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Retail: TV shows where you know what's in store

After The Paradise, TV drama is once more running for the tills with Mr Selfridge. Are department stores really the new Downton?

This Sunday at 9pm, television screens are to be graced with ITV's latest costume drama offering, Mr Selfridge, a historical homage to the man behind one of London's most dynamic shops.

Not exactly politely following on from the BBC's very own department-store drama The Paradise, it seems that producers have decided to replace post-Edwardian mansions with turn-of-the-century store cupboards.

Turns out we owe it all to Downton Abbey. "Period dramas are a form that five years ago people thought were utterly dead," says cultural historian and critic Matthew Sweet. "The really extraordinary thing is that any of these shows exist at all."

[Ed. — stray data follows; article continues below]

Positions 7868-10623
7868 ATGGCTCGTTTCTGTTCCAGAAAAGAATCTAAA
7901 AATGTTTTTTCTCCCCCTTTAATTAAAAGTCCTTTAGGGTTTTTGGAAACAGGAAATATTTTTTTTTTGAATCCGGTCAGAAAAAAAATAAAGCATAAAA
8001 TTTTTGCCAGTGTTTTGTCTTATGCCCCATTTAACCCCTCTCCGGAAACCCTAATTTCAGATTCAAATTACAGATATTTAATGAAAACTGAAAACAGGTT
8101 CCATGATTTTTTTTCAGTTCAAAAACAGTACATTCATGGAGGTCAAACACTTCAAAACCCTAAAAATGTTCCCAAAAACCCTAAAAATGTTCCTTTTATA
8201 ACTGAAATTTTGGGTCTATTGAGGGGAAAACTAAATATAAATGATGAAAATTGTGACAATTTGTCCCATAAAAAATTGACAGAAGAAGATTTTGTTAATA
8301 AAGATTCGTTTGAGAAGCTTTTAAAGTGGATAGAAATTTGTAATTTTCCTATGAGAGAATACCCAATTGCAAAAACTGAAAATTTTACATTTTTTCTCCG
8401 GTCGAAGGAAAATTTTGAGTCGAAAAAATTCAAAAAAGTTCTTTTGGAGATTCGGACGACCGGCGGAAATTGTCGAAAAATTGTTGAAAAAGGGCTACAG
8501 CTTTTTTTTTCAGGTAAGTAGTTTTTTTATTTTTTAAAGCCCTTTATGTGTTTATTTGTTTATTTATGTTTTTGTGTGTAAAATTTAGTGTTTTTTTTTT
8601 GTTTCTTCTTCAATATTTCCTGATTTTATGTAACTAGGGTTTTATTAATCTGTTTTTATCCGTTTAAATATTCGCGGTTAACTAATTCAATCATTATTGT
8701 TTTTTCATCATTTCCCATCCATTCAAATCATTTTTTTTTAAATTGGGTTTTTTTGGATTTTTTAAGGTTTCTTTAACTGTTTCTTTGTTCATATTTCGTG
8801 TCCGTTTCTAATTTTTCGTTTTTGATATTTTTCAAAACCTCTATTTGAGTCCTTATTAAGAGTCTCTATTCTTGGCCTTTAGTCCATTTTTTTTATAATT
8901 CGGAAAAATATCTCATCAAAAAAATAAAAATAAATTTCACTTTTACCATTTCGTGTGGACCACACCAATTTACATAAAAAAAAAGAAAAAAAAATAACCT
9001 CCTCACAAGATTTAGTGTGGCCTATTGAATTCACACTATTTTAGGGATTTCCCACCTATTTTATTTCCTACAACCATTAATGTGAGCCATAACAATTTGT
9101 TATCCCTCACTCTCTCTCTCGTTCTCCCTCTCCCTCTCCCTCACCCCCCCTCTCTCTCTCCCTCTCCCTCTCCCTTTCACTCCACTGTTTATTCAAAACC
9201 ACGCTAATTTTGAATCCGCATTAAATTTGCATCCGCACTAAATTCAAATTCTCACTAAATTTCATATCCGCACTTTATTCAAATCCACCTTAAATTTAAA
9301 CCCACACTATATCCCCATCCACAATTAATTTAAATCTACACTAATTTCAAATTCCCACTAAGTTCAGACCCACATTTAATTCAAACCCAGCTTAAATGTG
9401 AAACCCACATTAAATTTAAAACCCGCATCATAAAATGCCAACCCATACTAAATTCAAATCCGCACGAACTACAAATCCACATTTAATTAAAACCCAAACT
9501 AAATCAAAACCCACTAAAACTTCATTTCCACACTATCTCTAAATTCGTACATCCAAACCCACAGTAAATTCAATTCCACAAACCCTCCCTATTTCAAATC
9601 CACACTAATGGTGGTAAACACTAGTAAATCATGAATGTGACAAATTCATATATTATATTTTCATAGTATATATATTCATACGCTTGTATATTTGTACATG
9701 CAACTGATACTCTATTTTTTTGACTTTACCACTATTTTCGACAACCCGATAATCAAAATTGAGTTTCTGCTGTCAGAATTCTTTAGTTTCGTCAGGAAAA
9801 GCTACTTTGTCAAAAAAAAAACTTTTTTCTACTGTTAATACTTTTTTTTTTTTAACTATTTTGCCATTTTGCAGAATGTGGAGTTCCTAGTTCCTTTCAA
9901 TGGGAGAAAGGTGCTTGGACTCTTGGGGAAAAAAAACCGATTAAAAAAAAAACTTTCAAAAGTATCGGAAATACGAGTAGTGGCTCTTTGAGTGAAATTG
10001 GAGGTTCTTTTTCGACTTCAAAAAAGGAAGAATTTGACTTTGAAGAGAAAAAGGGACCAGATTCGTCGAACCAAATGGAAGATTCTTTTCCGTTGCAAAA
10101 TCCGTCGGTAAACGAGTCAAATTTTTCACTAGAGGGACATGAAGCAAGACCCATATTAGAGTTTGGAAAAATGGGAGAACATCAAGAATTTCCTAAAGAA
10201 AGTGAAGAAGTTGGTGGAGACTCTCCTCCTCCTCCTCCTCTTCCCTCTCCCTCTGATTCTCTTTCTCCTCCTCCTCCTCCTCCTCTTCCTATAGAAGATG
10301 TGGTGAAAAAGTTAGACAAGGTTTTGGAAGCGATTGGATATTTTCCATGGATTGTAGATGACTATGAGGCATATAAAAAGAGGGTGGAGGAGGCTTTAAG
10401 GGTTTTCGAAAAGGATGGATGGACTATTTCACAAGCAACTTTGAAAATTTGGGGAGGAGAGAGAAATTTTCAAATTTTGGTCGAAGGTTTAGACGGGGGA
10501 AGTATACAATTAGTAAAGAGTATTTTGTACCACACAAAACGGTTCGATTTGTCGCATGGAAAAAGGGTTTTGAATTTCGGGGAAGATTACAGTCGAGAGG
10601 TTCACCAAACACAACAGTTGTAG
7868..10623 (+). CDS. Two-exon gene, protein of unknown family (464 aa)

"But the problem with the country home is you've only got the aristocracy and the servants. Whereas Downton is about the deluded idea that we were all happier when we knew our place, the department store emerges as a point in time when these class barriers were breaking down. Department stores are more middle class. They're about more of us."

Lindy Woodhead has spent more than 25 years working in fashion and retail. She is author of the book Shopping, Seduction & Mr Selfridge, which the new programme, starring Jeremy Piven as Henry Selfridge, is based on.

"Retail is one of our largest employers," she points out. "To see the history of shopping unfurl, with the backdrop of the character of Henry Selfridge, is really quite exciting."

For Tara Draper-Stumm, co-author of London Shops: The World's Emporium, the idea of a drama set in a department store brings together the ideals of our consumer-based society. She points out that a show "about shop girls in Harrods would probably also go down well". "There's a love of a bygone age," she explains, "where people would wait on you."

It may be of little comfort to the beleaguered survivors of the January sales, but after a few minutes of watching Mr Selfridge it's bitterly clear that shopping isn't what it was.